Wedding industry prospers in hard times

December 19, 2012 § Leave a comment

Hong Tien Vu/ University of Kansas/ December 3, 2009 (Appeared in The University Daily Kansan)

LAWRENCE, Kan._ Jessica Wenberg did not plan to get married this soon.

Money problems have forced Wenberg and her fiancé to move in together and to marry more quickly than they expected.

“It’s a little rushed, but in this difficult time, we just feel like we need to support each other more,” said Wenberg, 28, an elementary school teacher. “And why not now?”

The decision to tie the knot made by hundreds of other couples like Wenberg and her fiancé have helped to boost the wedding industry in Lawrence, which some companies say is still thriving despite widespread economic uncertainty.

Marissa Garrison, a tuxedo consultant at Savvi Formal Wear, 815 Massachusetts St., said the company had been swamped with orders since spring, prompting it to recruit more employees.

“It is really crazy,” Garrison said. “We did not expect to have weddings in the fall, but people keep coming in.”

Garrison recalled the chaos last June when she and three other staff members handled 26 weddings in one weekend.

“I was running back and forth to make sure that everyone had a chance to try their tuxedos on,” she said.

Savvi has had about 300 tuxedo orders this year as compared to about 200 last year, according to company figures. On average, Garrison said, one customer would need 15 tuxedos for a wedding. Since early summer, Garrison and other company staff members have had to work an extra day every week to meet the increased demand.

Garrison’s company has planned to expand the business to selling more bridal gowns.

“We didn’t think the economy would support it, but we’ve got two cabinets full of orders,” she said.

Blooming businesses

Catering, music services and flower shops in the city also reported a surge in the number of customers this year.

Cary Engle of Englewood Florist, 1101 Massachusetts St., said orders for flowers have doubled since the beginning of 2009. He attributed this increase to more wedding orders.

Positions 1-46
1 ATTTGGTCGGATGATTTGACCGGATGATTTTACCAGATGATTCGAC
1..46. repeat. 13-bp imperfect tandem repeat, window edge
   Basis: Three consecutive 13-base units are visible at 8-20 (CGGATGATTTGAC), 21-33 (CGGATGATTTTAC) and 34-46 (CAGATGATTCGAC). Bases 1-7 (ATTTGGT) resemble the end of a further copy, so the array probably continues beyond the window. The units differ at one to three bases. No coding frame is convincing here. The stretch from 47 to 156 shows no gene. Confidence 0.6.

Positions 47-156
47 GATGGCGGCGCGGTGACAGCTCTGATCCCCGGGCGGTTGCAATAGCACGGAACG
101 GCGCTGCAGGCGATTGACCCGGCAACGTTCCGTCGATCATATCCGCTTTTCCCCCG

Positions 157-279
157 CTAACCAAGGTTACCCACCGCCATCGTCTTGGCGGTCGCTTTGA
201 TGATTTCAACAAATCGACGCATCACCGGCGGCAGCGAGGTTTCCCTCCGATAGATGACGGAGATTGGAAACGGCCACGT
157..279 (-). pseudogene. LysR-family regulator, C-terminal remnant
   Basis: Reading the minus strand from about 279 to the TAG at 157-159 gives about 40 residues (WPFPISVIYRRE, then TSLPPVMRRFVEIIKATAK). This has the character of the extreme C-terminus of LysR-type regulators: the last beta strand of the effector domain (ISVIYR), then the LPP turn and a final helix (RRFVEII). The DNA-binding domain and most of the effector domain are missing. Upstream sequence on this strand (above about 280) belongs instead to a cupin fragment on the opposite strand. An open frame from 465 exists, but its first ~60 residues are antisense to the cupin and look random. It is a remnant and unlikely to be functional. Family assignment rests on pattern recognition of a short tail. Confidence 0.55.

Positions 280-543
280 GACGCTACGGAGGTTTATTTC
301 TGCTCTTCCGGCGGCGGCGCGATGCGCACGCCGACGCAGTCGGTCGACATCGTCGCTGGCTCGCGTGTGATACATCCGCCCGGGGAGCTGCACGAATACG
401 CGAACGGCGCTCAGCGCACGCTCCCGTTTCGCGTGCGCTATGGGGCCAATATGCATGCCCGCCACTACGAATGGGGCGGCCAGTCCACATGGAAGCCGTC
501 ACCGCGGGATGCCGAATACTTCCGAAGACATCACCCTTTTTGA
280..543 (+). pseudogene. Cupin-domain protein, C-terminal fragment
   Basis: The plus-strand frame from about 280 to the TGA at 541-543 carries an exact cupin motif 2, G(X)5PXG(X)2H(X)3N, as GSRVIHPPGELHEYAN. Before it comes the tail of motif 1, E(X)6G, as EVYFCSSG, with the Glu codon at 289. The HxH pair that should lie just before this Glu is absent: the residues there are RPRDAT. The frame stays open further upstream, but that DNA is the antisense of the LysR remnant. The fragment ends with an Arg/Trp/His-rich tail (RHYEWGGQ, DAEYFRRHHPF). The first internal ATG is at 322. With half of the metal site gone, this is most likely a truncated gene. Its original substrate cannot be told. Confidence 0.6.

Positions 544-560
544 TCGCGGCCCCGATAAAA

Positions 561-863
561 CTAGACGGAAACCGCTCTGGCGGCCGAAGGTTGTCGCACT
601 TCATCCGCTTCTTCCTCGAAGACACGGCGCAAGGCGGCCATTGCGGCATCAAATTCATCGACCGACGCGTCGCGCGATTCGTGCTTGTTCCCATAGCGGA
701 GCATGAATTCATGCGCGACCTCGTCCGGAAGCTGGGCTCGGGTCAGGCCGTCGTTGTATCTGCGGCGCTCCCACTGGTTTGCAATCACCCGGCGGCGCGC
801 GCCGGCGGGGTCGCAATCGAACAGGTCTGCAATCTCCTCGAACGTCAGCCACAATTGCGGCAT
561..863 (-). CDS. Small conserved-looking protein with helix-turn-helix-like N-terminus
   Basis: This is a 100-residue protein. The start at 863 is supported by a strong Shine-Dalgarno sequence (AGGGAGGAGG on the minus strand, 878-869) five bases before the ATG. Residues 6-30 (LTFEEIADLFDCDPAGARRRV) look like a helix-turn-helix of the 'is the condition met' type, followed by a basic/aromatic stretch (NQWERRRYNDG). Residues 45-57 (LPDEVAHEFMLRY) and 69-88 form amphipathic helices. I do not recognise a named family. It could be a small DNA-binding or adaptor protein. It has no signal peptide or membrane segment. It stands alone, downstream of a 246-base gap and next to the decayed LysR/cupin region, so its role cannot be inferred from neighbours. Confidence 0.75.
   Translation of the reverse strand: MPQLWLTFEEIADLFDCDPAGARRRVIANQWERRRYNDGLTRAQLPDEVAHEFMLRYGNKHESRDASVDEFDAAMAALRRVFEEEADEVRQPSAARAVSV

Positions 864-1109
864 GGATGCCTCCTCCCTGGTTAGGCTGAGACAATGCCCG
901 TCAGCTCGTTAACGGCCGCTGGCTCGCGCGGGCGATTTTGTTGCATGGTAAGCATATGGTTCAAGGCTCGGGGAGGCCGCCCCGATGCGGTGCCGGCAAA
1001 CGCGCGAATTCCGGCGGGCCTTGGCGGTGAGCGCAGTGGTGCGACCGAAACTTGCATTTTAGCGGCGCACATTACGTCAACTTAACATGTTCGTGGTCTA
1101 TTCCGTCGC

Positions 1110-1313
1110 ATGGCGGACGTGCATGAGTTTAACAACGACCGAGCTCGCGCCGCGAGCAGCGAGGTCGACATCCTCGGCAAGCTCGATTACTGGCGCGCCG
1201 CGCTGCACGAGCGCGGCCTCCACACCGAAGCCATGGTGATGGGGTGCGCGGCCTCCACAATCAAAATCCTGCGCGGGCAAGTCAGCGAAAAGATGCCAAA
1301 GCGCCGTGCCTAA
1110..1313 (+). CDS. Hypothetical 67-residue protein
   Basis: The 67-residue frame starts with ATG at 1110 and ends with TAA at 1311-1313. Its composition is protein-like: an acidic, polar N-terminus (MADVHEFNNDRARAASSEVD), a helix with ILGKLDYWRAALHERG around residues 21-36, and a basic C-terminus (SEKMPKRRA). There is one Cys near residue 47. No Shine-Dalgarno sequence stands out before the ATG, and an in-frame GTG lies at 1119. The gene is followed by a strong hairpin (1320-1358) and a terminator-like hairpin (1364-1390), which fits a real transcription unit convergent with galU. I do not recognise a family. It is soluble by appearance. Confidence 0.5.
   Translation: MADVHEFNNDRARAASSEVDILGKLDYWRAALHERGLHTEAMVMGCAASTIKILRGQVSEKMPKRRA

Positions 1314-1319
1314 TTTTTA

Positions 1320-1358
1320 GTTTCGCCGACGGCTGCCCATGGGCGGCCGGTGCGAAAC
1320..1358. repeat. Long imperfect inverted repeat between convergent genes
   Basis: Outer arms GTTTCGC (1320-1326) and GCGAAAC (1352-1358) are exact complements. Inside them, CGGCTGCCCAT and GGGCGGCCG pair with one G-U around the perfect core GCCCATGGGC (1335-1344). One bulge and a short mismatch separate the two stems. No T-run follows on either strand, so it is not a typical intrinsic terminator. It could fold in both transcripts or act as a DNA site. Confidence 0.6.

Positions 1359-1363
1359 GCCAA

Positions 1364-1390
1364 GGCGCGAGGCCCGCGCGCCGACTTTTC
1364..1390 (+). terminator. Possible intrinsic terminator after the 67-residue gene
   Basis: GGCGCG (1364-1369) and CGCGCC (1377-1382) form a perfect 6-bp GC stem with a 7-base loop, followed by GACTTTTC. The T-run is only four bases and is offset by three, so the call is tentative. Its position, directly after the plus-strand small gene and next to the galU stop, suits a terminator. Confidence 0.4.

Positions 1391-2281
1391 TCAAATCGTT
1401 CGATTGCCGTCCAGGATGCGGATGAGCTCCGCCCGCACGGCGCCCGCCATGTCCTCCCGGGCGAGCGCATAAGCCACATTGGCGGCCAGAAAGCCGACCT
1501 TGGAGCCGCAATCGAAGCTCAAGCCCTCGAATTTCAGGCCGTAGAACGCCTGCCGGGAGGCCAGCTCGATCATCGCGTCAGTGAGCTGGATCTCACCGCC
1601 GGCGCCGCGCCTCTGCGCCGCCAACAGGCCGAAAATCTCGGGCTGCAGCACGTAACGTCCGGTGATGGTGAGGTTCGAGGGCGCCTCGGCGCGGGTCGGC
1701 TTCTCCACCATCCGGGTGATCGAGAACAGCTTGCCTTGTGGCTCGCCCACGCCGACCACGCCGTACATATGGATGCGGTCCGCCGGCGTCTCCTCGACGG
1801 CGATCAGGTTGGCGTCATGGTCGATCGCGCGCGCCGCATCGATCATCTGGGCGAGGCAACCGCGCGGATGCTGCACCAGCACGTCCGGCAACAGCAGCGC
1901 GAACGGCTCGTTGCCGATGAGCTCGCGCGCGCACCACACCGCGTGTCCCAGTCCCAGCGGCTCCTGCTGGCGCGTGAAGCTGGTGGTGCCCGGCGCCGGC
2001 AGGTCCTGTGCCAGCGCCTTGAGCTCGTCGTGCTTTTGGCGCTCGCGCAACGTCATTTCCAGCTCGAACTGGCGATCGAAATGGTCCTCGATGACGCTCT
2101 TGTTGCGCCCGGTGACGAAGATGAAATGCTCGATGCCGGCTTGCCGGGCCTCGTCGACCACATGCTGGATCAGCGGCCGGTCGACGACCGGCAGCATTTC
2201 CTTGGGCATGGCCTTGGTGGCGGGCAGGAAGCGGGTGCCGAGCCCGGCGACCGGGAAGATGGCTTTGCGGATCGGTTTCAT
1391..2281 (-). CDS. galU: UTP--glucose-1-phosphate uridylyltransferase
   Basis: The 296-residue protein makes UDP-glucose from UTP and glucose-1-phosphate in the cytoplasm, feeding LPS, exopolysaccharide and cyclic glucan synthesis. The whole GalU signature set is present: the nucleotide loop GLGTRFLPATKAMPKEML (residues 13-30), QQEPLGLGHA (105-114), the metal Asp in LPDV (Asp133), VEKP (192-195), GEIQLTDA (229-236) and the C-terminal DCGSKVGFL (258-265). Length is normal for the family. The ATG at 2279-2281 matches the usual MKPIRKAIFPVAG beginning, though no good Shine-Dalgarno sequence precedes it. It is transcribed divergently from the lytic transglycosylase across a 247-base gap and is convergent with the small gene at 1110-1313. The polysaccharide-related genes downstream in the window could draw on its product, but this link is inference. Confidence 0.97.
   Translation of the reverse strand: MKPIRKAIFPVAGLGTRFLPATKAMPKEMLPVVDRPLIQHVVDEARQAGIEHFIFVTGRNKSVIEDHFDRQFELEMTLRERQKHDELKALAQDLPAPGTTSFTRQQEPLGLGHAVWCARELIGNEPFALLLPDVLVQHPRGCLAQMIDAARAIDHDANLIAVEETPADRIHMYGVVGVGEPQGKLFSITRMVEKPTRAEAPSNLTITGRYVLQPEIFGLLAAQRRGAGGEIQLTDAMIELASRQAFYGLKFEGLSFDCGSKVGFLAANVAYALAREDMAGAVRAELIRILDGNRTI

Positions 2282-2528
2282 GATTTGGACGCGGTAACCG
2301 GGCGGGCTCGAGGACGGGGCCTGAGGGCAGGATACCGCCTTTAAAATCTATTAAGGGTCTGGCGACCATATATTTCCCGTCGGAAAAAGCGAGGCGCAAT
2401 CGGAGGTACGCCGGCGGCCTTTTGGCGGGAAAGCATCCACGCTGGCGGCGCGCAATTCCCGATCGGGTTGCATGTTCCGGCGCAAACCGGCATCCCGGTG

For DJ Gary Myers, 2009 was a good year for business. He hasn’t always had this luck. He quit his job in October 2008 to start his own DJ service, which he said was his “lifetime passion.” In the beginning, Meyer would check his e-mail first thing every morning to see if he had any new orders. But nothing came through.

“I had put myself under the gun,” said Myers, 27, who is the father of two children. “Things would have been really bad if it hadn’t worked out.”

But as soon as April hit, orders for wedding music began to flood in, quickly filling up his weekend schedules.

“I was like, there you go. You’ve got booked,” he said.

When the traditional wedding season arrived with summer, Meyers even had to turn down potential clients because of his full schedule.

Soon after, he decided to expand his business by investing in more music and equipment. Myers now works with two other DJs and has worked in several cities in Kansas and other neighboring states.

No eloping from hard times

While some shops flourish, others in Lawrence continue to struggle.

Along Massachusetts Street, the city’s business hub, shops and offices are still shutting down, leaving empty spaces and making traces of the economic crisis more visible. Meanwhile, surviving companies were struggling to make ends meet.

On a hot August afternoon at the beginning of the back-to-school season, Morgan Madison, owner of Eccentricity, a fashion shop in downtown Lawrence, was running back and forth to show her customers a new collection of her fashion products. Madison was so busy because she was short-staffed; she had to lay off two of her four employees.

“Because of the economy, people don’t want to spend too much on trendy clothes,” said Madison, 28. “We’ve had to cut back quite a bit.”

Like everywhere else around the world, Lawrence has been hit hard by the financial downturn. The city’s unemployment rate reached 6.4 percent in July, the highest in the last 10 years. Although it is still relatively low in comparison to the national rate, the recession has taken its toll on people’s incomes and the businesses that supported the college town of 91,000 people.

Even in the thriving wedding industry, the effect of the recession can be felt. Businesses who want to keep their clientele must still remain sensitive to the fact that money is tight for their customers.

Savvi has sold tuxedos on sale for $20 or $30. The tuxedos were originally priced between $250 and $2,000. Engle Florist did not see a double of revenues while the orders are as twice as they were before. And Liberty, the catering service provider, has also lowered its prices.

“Our prices for the service went down,” said Nesta Wilson of Liberty. “But people give decent tips too.”

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